An introduction to the leprechaun


With St Patrick’s Day on the horizon, it is a good time to look at some of the folklore surrounding the mythical leprechaun associated with Ireland and its patron saint.

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What kind of creature is the leprechaun?

The leprechaun is an evil fairy. It is often portrayed as a nasty, gnarled old man dressed in green. It is quite possible that the evil nature of this fairy is related to the fact that leprechaunism is a disease. It is a genetic disorder which means that those affected have a resistance to insulin and are born unusually small. They also have distorted faces with large ears and nostrils and eyes which protrude. Organs, breasts and genitals can also be affected. Although this disorder is happily extremely rare, with only 50 cases recorded, it seems evident that its name directly relates to the ugly, evil creature of mythology. Shocking as this may seem to modern thinking, the disorder has another name, which is Donohue syndrome.

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The habits of the leprechaun include drinking heavily and haunting cellars. Other sources say that the word is derived from the Irish word leath bhrogan, meaning shoemaker. Leprechauns are portrayed as male loners. Mysterious sounds are associated with mythical creatures, but the leprechaun is associated with the tapping sound that a cobbler would make in carrying out his trade. Leprechauns are reputed to all have a pot of gold at the end of the rainbow. Their freedom could be bought by someone capturing the creature and giving his freedom in exchange for the treasure. For even more information on Irish folklore and traditions, seek out:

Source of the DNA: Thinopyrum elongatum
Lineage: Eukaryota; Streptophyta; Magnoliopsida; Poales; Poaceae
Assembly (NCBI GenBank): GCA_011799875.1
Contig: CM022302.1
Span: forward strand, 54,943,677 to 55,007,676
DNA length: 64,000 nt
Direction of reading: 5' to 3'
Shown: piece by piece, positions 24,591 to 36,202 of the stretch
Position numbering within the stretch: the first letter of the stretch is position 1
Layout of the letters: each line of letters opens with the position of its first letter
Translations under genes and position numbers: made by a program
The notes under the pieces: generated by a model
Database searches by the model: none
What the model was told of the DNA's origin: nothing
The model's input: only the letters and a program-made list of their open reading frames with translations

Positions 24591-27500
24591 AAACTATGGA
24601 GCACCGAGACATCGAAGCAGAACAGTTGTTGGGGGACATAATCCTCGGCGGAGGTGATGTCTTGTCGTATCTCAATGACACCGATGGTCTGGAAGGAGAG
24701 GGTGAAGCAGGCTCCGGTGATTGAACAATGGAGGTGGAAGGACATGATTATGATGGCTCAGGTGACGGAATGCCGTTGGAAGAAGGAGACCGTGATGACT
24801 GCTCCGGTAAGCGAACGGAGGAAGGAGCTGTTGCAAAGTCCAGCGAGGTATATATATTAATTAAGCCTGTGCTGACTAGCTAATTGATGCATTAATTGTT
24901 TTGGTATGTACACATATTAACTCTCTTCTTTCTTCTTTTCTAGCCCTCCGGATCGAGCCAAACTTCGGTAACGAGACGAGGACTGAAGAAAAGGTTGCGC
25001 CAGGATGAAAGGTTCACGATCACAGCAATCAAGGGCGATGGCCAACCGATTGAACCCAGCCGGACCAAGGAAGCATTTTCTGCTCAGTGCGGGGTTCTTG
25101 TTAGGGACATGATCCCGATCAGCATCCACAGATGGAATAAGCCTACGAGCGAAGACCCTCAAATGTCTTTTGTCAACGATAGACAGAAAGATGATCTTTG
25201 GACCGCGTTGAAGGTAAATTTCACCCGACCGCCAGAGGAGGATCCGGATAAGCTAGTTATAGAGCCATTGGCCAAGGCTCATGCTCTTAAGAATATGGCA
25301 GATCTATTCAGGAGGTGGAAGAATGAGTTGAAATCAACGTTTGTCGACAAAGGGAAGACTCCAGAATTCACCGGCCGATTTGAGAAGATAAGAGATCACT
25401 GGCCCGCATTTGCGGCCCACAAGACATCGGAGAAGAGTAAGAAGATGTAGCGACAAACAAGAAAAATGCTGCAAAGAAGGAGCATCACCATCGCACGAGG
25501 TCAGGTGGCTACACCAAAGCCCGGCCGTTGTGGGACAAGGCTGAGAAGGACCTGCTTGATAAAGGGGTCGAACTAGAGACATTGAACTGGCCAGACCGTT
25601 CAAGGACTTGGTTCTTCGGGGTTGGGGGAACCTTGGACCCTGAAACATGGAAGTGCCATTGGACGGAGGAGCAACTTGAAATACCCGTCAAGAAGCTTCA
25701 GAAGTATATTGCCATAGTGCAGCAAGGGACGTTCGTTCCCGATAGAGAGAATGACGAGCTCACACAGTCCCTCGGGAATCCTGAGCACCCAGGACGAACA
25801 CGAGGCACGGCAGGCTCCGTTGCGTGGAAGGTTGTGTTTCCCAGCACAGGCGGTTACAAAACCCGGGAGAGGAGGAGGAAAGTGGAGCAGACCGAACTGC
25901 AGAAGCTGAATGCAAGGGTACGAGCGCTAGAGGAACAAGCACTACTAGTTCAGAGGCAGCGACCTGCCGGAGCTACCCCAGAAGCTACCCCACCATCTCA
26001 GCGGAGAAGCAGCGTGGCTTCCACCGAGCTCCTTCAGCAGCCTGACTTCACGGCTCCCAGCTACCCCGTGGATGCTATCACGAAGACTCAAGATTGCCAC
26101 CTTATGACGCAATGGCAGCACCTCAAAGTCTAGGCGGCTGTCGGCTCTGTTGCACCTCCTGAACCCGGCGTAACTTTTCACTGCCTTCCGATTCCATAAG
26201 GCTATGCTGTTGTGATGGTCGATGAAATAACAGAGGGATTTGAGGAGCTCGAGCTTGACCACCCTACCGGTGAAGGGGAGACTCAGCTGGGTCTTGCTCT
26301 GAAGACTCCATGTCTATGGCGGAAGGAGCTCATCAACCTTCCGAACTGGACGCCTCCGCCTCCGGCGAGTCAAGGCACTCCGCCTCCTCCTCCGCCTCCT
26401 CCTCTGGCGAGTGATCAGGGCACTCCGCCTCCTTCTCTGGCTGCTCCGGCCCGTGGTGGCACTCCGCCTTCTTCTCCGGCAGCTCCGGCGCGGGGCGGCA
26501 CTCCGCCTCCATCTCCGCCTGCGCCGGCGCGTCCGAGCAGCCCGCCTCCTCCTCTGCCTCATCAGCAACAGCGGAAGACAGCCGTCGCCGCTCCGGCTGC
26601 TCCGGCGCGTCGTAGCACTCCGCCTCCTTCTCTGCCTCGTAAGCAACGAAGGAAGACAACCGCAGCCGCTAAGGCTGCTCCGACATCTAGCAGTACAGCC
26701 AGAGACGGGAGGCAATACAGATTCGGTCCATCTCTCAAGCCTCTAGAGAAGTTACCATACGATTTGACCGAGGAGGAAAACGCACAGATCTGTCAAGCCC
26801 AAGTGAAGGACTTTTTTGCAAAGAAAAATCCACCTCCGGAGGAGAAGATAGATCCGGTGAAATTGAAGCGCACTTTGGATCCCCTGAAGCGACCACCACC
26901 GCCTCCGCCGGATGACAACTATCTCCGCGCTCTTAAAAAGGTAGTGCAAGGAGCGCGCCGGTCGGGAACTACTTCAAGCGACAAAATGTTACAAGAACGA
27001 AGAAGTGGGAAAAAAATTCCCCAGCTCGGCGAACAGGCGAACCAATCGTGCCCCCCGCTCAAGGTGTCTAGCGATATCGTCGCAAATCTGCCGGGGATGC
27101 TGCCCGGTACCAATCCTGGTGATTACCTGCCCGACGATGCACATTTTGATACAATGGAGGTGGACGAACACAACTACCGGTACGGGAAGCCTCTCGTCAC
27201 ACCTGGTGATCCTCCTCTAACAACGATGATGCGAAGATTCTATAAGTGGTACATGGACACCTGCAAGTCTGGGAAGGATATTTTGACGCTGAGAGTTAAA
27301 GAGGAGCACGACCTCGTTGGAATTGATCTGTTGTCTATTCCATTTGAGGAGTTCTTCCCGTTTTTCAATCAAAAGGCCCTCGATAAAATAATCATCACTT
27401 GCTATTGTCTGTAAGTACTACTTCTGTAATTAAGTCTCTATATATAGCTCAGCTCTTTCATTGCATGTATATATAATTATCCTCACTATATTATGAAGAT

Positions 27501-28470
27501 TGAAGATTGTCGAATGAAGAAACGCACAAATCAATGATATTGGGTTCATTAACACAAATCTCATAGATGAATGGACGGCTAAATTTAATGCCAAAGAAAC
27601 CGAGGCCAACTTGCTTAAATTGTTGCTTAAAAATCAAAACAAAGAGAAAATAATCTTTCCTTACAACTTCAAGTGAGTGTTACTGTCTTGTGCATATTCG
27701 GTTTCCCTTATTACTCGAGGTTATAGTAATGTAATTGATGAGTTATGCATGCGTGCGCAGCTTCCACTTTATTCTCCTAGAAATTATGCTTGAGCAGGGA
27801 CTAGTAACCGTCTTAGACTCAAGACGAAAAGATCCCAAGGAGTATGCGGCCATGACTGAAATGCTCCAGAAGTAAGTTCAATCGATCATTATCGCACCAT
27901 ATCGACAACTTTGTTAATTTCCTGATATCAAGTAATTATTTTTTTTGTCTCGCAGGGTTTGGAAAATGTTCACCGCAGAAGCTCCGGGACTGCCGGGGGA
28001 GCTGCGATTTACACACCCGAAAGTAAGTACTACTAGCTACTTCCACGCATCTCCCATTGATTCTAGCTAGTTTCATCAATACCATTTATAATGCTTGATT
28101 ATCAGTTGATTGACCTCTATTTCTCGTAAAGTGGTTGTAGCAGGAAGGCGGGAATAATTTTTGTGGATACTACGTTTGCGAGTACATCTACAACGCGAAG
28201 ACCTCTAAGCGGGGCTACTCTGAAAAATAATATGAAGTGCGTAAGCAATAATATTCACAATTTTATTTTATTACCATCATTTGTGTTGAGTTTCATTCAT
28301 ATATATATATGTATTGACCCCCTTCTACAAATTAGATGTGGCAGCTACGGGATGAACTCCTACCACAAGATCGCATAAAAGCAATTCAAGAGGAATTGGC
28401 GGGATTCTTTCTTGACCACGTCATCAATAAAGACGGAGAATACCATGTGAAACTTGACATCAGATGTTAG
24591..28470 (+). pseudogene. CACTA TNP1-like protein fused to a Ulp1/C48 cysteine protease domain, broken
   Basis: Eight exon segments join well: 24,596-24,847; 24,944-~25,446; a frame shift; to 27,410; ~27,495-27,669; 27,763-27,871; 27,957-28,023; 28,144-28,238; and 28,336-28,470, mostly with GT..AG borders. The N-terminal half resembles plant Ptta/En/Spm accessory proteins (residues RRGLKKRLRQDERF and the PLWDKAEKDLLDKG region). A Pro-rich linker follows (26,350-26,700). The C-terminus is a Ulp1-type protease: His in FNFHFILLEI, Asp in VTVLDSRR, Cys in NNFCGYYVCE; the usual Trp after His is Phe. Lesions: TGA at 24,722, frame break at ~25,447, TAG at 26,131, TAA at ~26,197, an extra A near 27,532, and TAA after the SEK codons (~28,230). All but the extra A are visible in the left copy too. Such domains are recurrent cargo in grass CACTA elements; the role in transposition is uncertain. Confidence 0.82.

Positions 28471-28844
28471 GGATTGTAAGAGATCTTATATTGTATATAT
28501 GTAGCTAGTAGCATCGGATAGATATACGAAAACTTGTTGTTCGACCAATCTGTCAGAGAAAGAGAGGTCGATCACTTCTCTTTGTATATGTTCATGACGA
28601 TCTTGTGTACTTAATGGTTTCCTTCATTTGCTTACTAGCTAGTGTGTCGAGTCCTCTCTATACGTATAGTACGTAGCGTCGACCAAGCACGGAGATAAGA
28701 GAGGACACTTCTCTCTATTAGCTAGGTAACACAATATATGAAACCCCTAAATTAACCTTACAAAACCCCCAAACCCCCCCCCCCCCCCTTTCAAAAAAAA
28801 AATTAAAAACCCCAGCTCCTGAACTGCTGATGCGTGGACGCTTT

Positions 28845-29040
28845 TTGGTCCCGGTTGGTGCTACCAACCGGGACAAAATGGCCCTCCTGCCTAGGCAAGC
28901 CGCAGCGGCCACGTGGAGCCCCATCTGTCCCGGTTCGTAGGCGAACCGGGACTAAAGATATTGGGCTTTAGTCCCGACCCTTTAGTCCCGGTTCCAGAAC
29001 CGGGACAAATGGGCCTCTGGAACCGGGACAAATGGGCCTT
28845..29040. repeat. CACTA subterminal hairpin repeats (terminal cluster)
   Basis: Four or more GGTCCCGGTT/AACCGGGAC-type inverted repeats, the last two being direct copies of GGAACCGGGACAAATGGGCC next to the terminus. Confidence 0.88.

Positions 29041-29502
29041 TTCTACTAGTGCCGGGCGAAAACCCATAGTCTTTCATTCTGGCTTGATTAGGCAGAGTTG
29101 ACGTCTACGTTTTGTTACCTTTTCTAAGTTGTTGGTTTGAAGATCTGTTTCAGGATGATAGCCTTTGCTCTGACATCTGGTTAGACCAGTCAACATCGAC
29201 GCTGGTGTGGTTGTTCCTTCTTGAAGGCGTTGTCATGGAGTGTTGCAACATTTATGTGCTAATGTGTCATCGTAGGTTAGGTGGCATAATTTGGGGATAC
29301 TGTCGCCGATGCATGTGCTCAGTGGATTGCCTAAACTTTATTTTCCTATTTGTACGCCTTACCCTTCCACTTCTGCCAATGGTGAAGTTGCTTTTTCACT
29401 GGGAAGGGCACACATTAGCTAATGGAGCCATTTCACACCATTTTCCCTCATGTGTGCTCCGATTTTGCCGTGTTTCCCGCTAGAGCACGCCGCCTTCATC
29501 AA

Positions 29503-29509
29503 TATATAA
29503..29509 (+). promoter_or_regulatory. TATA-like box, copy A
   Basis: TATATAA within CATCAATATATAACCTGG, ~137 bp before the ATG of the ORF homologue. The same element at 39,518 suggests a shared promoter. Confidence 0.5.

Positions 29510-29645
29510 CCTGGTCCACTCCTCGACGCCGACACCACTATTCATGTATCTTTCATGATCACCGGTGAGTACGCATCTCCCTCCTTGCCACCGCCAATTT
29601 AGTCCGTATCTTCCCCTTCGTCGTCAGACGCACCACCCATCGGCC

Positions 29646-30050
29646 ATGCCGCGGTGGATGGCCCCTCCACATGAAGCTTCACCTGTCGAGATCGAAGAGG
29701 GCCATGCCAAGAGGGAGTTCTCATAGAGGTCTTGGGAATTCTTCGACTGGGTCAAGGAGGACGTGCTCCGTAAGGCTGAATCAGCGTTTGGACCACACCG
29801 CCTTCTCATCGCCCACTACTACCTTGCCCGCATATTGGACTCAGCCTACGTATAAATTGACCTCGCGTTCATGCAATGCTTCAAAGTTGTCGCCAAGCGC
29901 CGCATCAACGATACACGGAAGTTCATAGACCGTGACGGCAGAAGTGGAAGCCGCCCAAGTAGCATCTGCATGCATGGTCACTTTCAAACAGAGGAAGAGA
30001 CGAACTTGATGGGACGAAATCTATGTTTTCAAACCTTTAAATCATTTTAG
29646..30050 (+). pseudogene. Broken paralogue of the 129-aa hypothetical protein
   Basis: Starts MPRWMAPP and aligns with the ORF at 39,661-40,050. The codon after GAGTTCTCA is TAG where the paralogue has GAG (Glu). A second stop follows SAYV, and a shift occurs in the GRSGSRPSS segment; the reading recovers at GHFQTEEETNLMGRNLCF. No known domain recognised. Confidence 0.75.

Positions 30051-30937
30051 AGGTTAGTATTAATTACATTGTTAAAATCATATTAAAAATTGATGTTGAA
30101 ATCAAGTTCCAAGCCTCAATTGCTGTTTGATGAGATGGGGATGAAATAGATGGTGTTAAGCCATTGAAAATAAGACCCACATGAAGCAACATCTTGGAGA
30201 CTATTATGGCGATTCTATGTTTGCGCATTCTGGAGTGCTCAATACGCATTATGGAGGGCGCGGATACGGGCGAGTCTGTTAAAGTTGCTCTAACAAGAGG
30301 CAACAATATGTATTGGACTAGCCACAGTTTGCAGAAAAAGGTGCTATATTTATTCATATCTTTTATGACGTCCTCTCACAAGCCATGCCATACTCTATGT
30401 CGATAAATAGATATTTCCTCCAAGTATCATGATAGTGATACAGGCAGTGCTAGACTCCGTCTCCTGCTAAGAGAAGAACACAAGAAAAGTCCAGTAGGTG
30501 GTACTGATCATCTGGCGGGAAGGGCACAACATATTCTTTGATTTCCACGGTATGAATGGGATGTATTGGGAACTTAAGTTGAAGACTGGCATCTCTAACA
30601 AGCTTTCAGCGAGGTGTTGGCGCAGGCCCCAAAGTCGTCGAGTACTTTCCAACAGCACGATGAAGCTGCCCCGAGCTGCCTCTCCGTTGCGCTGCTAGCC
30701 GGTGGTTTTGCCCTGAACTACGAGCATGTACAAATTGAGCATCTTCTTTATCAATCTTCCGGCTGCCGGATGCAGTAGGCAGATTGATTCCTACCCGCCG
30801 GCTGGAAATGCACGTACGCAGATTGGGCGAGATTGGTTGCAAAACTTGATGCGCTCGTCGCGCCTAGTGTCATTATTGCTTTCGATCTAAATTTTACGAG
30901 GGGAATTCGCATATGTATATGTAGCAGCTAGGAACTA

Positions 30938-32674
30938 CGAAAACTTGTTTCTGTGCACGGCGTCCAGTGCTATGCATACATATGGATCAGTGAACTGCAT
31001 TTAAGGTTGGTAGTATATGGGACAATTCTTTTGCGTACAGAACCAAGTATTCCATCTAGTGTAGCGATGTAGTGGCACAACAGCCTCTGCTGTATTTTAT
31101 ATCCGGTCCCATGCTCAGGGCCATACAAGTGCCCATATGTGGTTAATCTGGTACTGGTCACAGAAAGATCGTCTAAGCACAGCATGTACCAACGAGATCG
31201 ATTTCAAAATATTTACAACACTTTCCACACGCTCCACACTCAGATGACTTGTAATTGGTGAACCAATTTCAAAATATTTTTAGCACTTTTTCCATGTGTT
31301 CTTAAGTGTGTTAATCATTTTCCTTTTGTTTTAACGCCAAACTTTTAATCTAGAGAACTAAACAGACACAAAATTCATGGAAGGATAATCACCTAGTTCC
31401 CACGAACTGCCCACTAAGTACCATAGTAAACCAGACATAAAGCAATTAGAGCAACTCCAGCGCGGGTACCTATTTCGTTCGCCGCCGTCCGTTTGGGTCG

Modern culture

For popular taste, evil fairies are often made into happier creatures suitable for appearing in Disney films. One example was the 1959 film, Darby O’Gill and the little people. For the American audience, it is not a coincidence that leprechauns only appear around St Patrick’s Day. If you are thinking of celebrating and need some ideas for St Patricks Day gifts, look no further than

It is entirely possible that the leprechaun is more popular outside Ireland, as many Irish people object to the stereotypical ethnic nature of the way that he is usually portrayed. For them, the homicidal leprechaun called Lubden, played by Warwick Davis in the comedy/horror film series, was probably a step too far.